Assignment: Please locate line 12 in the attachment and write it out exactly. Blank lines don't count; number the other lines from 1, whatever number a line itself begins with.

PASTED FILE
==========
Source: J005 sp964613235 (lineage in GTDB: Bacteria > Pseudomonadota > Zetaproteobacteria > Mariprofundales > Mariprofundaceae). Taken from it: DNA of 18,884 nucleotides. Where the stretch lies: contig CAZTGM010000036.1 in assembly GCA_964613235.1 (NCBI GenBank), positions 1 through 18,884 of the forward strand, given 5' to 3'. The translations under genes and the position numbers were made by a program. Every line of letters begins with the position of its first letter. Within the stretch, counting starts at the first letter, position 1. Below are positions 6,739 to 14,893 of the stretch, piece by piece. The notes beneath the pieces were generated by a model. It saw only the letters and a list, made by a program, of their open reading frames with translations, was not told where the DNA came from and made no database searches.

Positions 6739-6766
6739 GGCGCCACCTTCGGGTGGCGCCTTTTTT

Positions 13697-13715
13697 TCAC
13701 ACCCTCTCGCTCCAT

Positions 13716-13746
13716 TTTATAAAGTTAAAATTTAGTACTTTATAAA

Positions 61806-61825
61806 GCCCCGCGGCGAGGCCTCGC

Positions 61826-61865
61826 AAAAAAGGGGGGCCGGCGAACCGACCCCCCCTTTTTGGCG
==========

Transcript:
61826 AAAAAAGGGGGGCCGGCGAACCGACCCCCCCTTTTTGGCG